Willis Alan Ramsey, who wrote "Muskrat Love," recorded one and only one studio album. The cognoscenti of country think it's a gem, an all time top ten. There's an apocryphal story that when Ramsey was pushed to make another record he allegedly retorted, "What's wrong with the first one?" We who use the Internet every day risk losing sight of what a miracle it is, and the openness that keeps it so miraculous... We also lose sight of the fact that even as the Internet's miracles occur, it's almost always broken or malfunctioning or threatening or worse in many places along the line. more»

What Could the RIAA's Switch in Strategy Mean?

The Wall Street Journal and others are reporting that the Recording Industry Association of America is adjusting its strategy for combating the massive infringement occasioned by the sharing of music files over the internet. Since 2003, that strategy has been to pursue copyright infringement cases against individual file sharers. The RIAA now says it will focus less on pursuing infringement litigation and more on working with internet service providers to shut down the accounts of individuals suspected of illegally trading files. more»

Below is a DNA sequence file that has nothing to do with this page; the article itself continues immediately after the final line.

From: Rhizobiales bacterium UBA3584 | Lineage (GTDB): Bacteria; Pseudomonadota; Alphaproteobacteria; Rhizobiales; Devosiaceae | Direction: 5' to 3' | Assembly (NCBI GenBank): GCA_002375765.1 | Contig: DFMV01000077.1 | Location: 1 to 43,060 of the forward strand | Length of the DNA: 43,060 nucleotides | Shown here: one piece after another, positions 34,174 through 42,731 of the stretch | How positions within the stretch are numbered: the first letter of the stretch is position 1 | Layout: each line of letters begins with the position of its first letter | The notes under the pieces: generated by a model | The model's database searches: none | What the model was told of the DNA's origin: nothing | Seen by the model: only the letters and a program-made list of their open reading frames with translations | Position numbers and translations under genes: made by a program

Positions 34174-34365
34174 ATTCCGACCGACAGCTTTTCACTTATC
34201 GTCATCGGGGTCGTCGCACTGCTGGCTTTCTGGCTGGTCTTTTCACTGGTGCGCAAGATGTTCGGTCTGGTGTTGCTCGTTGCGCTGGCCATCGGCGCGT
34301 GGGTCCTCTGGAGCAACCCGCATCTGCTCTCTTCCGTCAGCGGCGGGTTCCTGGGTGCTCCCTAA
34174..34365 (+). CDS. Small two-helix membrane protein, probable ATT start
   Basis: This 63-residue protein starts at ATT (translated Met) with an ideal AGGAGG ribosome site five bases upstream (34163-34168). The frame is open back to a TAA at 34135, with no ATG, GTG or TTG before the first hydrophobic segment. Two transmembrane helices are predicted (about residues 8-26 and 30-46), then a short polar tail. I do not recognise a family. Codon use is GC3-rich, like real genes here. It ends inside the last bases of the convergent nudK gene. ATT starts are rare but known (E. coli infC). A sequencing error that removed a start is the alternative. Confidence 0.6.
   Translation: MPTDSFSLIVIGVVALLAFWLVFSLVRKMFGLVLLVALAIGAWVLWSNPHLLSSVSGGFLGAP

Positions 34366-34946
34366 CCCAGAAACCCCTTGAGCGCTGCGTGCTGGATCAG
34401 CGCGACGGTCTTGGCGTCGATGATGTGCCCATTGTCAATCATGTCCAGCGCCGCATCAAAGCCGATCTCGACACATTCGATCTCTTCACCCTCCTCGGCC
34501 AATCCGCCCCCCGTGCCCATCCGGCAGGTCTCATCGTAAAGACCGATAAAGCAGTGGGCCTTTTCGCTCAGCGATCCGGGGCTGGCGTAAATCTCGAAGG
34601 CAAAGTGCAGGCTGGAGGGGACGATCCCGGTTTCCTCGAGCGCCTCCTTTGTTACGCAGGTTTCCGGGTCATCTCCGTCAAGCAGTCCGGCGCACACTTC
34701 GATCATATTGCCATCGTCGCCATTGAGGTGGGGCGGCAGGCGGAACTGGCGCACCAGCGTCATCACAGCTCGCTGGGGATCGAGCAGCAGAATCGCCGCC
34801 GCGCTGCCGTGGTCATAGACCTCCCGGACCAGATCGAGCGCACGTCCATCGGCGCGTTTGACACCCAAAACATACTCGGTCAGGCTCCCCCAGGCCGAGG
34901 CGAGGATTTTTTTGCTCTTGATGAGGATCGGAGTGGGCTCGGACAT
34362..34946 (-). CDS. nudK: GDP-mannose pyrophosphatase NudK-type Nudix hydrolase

Universities Spending $80K to Over $100K Per Year on Policing P2P Activities

As a result of the new P2P filesharing mandates signed into U.S. law this past summer, the country's 4400 colleges and universities are required to address issues of illegal P2P filesharing -- particularly music and movies. For instance, colleges and universities are "required to consider the use of technology-based deterrents" in developing plans to counter illegal P2P activity, such as traffic monitoring and bandwidth shaping. A new study by the Campus Computing Project reports the results of a summer 2008 survey aimed at addressing the campus costs of compliance with the new P2P filesharing mandates. more»

Comcast is Right, the FCC is Wrong

A fellow named Paul Korzeniowski has written a very good, concise piece on the Comcast action at the FCC for Forbes, Feds And Internet Service Providers Don't Mix. He manages to describe the controversy in clear and unemotional language, which contrasts sharply with the neutralists who constantly use emotionally-charged terms such as "blocking," "Deep Packet Inspection," "forgery," and "monopoly" to describe their discomfort. more»

RIAA Loses Again: No Legal Wins Against P2P File Sharers So Far

The Recording Industry Association of America (RIAA) has been taking a lot of people to court -- basically, harassing folks in an attempt to curb file-sharing. The $220,000 verdict against Jammy Thomas got a lot of news (and probably worried a lot of folks). However, on appeal (i.e., after a new court not cherry-picked by the RIAA to try the case looked things over), the RIAA lost... again. ...At its heart, the verdict reaffirms that simply making a copyrighted work available is not the same as actually distributing the work. more»